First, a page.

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Hypothyroidism: The facts, the controversies, and the pseudoscience

As glands go, we don’t give the butterfly-shaped thyroid that straddles our trachea too much  thought — until it stops working properly. The thyroid is a bit like your home’s thermostat: turn it high, and you’re hyperthyroid: heat intolerant, a high heart rate, and maybe some diarrhea. Turn it down, and you’re hypothyroid: cold, tired, constipated, and possibly even depressed. Both conditions are associated with a long list of more serious health consequences. Between the two however, hypothyroidism is far more prevalent. The mainstay drug that treats it, levothyroxine (Synthroid), is one of the most prescribed in the world.

One of my more memorable pharmacy experiences involved levothyroxine. The store had recently changed its prescription labelling standards: It switched from listing the brand name, to only including the generic name (with the manufacturer in parentheses). Few patients noticed. But one elderly patient, taking Synthroid, was furious, and accused me of making a dispensing error. I assured her that levothyroxine was the active ingredient in Synthroid, and she was getting the exact same product as her last visit — but she would have none of it. Her symptoms had worsened, she said, because the medication wasn’t the same. “I want Synthroid — this levothyroxine stuff does not work,” she screamed at me across the counter. No amount of reassurance would satisfy her — I think we eventually resorted to custom, typewritten labels.

I mention this anecdote not to dismiss the symptoms of hypothyroidism as sensitive to placebo effects — hypothyroidism is a real condition with objective monitoring criteria. But this episode was one of my earliest lessons in understanding how perceptions  can shape expectations of effectiveness — something that I’ll come back to, when we look at the controversies of this common condition. Any the treatment of hypothyroidism is not without its controversies – most of which occur outside the realm of medicine, and can more accurately be labelled pseudoscience.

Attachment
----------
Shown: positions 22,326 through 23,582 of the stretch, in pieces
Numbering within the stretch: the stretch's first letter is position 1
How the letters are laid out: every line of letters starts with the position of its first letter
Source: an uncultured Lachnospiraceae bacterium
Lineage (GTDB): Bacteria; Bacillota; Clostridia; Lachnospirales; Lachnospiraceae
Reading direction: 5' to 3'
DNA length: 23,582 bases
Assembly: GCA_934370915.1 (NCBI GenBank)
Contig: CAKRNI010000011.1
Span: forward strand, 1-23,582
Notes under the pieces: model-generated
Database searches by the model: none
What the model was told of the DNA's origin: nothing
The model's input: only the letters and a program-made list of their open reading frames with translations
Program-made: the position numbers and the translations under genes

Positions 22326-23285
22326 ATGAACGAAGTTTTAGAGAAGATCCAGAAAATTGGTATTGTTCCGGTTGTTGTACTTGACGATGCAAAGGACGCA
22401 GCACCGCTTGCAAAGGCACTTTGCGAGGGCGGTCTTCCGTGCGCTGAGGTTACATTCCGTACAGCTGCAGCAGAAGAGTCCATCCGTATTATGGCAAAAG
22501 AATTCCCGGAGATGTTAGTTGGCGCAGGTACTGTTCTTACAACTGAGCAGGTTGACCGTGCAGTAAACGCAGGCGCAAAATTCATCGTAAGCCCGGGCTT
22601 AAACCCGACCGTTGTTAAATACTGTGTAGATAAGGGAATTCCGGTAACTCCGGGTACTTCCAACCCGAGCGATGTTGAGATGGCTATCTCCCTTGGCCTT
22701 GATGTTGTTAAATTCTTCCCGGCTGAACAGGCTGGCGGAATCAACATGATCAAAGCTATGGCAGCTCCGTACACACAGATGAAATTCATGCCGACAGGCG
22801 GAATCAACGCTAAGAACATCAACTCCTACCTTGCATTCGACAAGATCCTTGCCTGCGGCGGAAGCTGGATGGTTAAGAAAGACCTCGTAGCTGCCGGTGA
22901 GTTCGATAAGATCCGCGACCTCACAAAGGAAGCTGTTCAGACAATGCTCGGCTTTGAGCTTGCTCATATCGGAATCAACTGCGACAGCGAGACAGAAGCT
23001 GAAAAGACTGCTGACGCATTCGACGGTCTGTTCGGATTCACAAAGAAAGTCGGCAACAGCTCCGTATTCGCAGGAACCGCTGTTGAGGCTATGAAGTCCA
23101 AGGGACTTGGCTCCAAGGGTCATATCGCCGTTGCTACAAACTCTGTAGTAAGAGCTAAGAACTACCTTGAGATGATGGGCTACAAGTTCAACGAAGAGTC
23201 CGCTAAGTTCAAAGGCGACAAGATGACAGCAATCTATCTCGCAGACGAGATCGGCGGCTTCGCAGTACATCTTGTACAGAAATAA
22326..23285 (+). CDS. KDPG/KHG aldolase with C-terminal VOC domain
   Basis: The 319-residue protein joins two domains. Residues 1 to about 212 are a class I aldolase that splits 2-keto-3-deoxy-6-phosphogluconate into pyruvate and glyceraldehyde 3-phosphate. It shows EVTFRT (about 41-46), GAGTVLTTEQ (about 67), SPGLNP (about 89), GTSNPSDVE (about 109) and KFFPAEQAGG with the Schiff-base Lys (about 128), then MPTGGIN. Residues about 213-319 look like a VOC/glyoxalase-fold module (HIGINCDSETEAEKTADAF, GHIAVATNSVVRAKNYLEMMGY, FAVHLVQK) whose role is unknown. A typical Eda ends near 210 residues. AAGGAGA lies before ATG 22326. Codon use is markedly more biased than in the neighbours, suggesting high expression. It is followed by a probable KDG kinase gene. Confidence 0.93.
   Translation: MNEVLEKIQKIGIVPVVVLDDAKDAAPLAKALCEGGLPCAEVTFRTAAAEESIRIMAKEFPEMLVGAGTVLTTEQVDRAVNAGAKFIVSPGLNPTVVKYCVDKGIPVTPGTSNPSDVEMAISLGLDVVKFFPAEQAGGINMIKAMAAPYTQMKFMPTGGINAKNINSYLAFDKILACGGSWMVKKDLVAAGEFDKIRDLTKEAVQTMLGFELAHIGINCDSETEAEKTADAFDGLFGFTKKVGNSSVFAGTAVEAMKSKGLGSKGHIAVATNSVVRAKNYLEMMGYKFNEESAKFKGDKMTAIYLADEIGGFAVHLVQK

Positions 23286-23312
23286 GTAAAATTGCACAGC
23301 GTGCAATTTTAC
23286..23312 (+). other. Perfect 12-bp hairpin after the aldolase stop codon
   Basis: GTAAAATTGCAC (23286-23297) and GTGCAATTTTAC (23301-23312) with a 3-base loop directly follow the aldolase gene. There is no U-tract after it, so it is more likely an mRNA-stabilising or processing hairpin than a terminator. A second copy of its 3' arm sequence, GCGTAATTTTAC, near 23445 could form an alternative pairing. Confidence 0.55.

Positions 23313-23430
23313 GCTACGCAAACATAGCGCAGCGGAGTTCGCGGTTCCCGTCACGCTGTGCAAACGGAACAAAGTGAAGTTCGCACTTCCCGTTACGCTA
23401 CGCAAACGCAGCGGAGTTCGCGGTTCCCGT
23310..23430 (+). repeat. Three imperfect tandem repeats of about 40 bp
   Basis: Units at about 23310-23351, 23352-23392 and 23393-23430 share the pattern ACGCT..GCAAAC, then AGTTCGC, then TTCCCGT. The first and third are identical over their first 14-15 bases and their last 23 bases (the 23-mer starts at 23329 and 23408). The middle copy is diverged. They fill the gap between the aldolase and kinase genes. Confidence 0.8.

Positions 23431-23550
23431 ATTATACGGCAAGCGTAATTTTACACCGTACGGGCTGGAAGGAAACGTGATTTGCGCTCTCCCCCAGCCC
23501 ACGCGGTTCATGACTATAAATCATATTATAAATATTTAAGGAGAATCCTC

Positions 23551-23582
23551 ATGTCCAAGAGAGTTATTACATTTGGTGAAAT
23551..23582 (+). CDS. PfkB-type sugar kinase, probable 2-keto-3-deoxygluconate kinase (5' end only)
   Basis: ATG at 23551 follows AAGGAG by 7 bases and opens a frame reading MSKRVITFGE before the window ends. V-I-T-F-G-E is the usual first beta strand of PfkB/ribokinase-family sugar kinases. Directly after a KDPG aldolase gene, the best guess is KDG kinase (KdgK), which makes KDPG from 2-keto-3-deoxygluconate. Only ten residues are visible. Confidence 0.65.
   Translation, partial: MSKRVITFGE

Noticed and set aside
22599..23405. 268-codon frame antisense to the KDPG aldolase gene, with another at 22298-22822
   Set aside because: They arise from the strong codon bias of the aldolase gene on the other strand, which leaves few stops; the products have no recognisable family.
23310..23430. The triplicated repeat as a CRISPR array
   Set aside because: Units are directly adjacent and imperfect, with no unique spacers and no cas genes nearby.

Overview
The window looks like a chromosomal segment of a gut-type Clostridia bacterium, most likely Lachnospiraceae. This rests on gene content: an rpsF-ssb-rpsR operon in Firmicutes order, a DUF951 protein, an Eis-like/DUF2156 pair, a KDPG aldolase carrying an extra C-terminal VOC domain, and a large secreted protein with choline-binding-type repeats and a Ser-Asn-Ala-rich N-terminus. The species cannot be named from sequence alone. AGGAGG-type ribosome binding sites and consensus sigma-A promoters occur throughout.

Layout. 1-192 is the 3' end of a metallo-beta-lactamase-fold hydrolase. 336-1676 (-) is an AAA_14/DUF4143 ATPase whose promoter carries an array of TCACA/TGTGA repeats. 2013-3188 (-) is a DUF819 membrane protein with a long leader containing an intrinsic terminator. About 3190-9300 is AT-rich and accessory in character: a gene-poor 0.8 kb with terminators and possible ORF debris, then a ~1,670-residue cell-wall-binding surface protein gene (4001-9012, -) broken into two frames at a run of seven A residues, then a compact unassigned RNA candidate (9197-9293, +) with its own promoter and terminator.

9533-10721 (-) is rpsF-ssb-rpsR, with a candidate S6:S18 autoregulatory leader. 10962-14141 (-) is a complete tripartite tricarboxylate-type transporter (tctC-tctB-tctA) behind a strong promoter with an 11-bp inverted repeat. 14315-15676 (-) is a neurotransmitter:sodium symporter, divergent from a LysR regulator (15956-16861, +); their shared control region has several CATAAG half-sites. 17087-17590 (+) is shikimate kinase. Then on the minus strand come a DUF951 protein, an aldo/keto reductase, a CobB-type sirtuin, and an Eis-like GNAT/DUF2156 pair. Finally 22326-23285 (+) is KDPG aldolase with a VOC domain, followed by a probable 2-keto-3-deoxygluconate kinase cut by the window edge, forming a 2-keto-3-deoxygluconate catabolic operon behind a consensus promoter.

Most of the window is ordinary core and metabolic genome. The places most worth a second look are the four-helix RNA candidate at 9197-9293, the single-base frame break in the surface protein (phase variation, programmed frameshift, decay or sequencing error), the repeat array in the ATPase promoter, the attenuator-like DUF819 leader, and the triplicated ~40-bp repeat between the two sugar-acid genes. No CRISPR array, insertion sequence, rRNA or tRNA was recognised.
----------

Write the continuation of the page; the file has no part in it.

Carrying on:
Hypothyroidism is the consequence of the thyroid gland failing to produce enough thyroid hormone. The body produces two thyroid hormones: thyroxine (T4) and liothyronine (T3). Primary hypothyroidism is the result of insufficient production of T4 by the thyroid gland. (Secondary hypothyroidism is a consequence of pituitary or hypothylamic disorder.) The overwhelming majority of cases of hypothyroidism are primary, and the major cause of primary hypothyroidism is autoimmune thyroid disease (Hashimoto thyroiditis). Iodine deficiency can cause primary hypothyroidism too, but it’s rare in developed countries. There are other causes of hypothyroidism, including drug therapies. But to keep this post to a reasonable length, I’ll restrict my focus to primary hypothyroidism, which seems to attract the most treatment controversy.

The prevalence of hypothyroidism varies with gender, age, the population surveyed, and the definition of hypothyroidism used. A recently completed large survey suggested an overall prevalence in America at 3.7% — presumably this will be similar in other countries where iodine deficiency is equally rare. Hypothyroidism is much more common in women compared to men., and increased in prevalence with age.

The presentation of hypothyroidism varies based on severity, from no symptoms at all, to severe cases with coma and organ failure. Patients with untreated primary hypothyroidism may describe weight gain, cold intolerance, dry skin/hair, constipation and hair loss.  While the assessment and treatment of hypothyroidism is based around patient-relevant symptoms, the diagnosis of hypothyroidism must be based on lab tests, owing to the non-specific nature of the symptoms. Three laboratory measurements evaluate thyroid function and are used to diagnose hypothyroidism: